In April 1892, a small eight-page pamphlet in English circulated in the south Indian city of Hyderabad, the largest and wealthiest princely state within the British Indian Empire.
The pamphlet would ruin the lives of the couple it described: a Muslim nobleman named Mehdi Hasan, and his Indian-born British wife, Ellen Gertrude Donnelly.
The 19th Century in India was not was a time of love across racial lines: the rulers did not have sex with, let alone marry, the ruled. It was even less common for an Indian man to have a relationship with a white woman.
But the pair were part of the elite circles in Hyderabad, ruled by the Nizams (royalty). Ellen’s British connections and Mehdi’s role in the Nizam’s government made them a late 19th Century power couple. They were even invited to London to meet Queen Victoria.
As Mehdi rose through Hyderabad’s administrative ranks however, his success sparked jealousy among locals as well as other north Indians living in Hyderabad.
He became Chief Justice of Hyderabad’s high court and then the Home Secretary of the state. All this granted him a lavish salary and stoked the envy of his peers. At the same time, Ellen came out of purdah, and began moving in Hyderabad’s affluent social circles. This upset some, but Mehdi and Ellen increasingly enjoyed their rising status.
Yet the disarmingly small pamphlet presented a much different history of the couple – and led to a dramatic fall from grace.
The pamphlet’s anonymous author(s), jealous of Mehdi’s success and unable to find fault with his performance, primarily targeted Ellen.
The pamphlet made three specific accusations.
First, it claimed that Ellen had been a common prostitute before she married Mehdi, and that the author, along with some other men, had “kept” her for their exclusive sexual pleasure.
Second, it alleged that Mehdi and Ellen had never married.
And finally, it said that Mehdi had “sold” sexual favours with Ellen to members of Hyderabad’s administrative elite to curry favour.
Against the advice of his friends, Mehdi filed a lawsuit against the pamphlet’s printer, SM Mitra, in the Residency Court, where a British judge would preside.
Both the prosecution and defence hired well-known British lawyers to make their cases. The two sides bribed witnesses, and accused each other of having witnesses who perjured themselves either in pre-trial depositions, on the stand, or both.
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Shockingly, the judge acquitted Mitra of the charge that he had printed the pamphlet. He left untouched the accusations of cohabitation, prostitution, incest, deceit, perjury, bribery, and more that had come out during the trial.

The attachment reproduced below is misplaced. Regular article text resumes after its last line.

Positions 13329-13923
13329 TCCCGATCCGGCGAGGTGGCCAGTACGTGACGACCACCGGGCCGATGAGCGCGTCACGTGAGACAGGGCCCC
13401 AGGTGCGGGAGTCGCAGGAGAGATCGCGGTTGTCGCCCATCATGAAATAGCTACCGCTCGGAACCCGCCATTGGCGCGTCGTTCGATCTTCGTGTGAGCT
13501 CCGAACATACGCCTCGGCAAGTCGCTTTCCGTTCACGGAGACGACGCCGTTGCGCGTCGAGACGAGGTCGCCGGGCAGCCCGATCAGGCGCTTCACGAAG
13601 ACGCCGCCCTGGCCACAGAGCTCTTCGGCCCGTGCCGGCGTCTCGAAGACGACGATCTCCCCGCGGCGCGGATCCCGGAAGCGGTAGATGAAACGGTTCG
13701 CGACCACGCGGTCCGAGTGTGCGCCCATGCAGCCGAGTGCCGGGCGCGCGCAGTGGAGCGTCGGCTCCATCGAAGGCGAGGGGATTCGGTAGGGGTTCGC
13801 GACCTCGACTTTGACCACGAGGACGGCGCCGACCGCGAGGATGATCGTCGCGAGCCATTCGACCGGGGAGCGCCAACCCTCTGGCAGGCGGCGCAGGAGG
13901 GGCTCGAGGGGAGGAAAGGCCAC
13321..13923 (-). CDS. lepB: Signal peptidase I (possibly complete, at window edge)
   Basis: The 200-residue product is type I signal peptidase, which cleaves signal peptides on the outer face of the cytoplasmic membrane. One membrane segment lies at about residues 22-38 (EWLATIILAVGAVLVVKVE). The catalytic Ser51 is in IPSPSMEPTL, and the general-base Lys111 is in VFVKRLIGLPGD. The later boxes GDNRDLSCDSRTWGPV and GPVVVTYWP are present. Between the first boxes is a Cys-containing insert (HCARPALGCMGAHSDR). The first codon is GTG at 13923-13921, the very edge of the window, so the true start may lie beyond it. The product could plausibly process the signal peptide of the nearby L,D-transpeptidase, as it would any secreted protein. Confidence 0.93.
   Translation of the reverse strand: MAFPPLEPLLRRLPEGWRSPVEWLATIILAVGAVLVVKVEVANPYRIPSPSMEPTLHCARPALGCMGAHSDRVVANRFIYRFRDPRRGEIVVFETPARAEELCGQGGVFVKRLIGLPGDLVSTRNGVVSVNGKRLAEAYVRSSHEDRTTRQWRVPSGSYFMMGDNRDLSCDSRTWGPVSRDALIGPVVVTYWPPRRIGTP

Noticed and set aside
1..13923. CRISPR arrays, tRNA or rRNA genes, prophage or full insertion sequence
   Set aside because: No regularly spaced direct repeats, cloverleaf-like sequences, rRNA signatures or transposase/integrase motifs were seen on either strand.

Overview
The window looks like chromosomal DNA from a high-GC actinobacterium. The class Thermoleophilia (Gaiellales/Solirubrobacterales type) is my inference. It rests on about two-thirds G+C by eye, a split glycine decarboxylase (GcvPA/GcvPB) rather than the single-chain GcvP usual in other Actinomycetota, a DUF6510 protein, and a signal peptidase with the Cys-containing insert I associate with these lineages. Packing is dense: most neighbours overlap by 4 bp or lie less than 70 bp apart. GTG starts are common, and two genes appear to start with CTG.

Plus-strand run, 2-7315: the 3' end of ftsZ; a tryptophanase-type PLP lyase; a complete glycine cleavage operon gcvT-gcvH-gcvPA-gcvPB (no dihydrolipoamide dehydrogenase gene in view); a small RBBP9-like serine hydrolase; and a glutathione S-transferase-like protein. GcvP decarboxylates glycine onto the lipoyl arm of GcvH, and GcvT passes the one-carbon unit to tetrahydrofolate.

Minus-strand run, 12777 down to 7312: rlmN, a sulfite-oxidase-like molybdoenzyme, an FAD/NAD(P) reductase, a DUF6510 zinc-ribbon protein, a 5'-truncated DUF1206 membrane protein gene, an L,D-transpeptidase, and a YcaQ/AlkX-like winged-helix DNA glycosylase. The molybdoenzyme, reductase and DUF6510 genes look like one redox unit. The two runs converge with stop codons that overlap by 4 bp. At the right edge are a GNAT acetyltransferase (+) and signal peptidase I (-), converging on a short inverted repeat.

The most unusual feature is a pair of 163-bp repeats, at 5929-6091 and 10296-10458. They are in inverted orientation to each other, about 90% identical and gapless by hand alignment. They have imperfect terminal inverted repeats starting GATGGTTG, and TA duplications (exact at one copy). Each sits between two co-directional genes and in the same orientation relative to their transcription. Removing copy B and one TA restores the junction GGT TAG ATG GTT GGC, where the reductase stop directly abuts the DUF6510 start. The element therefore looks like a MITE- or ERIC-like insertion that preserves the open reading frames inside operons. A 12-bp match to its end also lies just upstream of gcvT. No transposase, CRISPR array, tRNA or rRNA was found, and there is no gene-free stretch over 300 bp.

The pamphlet scandal was an international sensation. The Nizam’s government, the British Indian government, the British government in London, and papers across the globe followed the followed the case during its nine-month run.
Within days of the verdict, Mehdi and Ellen boarded a train to move back to Lucknow, a city in northern India where they had both grown up.
Mehdi repeatedly tried to be reinstated in the local government in Lucknow, where he had once served as a local collector, to receive his pension, or just to be granted some money, but to no avail.
Mehdi – who had once professed his love for Queen Victoria through tear-filled eyes, and called the nascent Indian National Congress party “dangerous” – was abandoned by the colonial Indian government just as the Nizam’s government had abandoned him.
In the end, he was dismissed from his role as Home Secretary in the Nizam’s government, and humiliatingly, denied any pension or compensation from either.
When he died at the young age of 52, he left no protective financial net for Ellen.
As she aged, her condition worsened. In the last years of her life, in shaky blue ink on cream paper, she beseeched Hyderabad’s prime minister and Nizam for some form of compensation.
Hyderabad officialdom, having emerged from a time of scandals and corruption, viewed Ellen’s request with sympathy and allowed her a small compassionate allowance. Yet, shortly after receiving modest help, she succumbed to the plague and died.
The story of the couple provides a window into cultural hybridity during the high noon of the British Indian Empire. It wouldn’t be too long before Indian nationalist forces began to seriously challenge socio-political structures.
Mehdi and Ellen’s story challenges much of the conventional wisdom about the India of that period.
While the couple clung to each other in a sea of sensation and storm, ultimately their story so violated the norms of the time that they were ruined.
The pamphlet scandal is an end-point in colonial India’s history in which Hyderabad and the princely states were still “oriental despots,” just before many became nationalist supporters.
The Indian National Congress, begun in 1885, was gaining momentum by the time of Mehdi and Ellen’s trial in 1892.
And, shortly after Ellen’s death, Mahatma Gandhi returned to India and solidified Congress’ role in India’s freedom movement. A tectonic shift was underway in which the princes of India, their domains and their scandals were about to recede from the headlines as the nationalist took centre stage.
And in this shift, the pamphlet case has been lost.
Benjamin Cohen is a professor of history at the University of Utah and author of An Appeal to the Ladies of Hyderabad: Scandal in the Raj, published by the Harvard University Press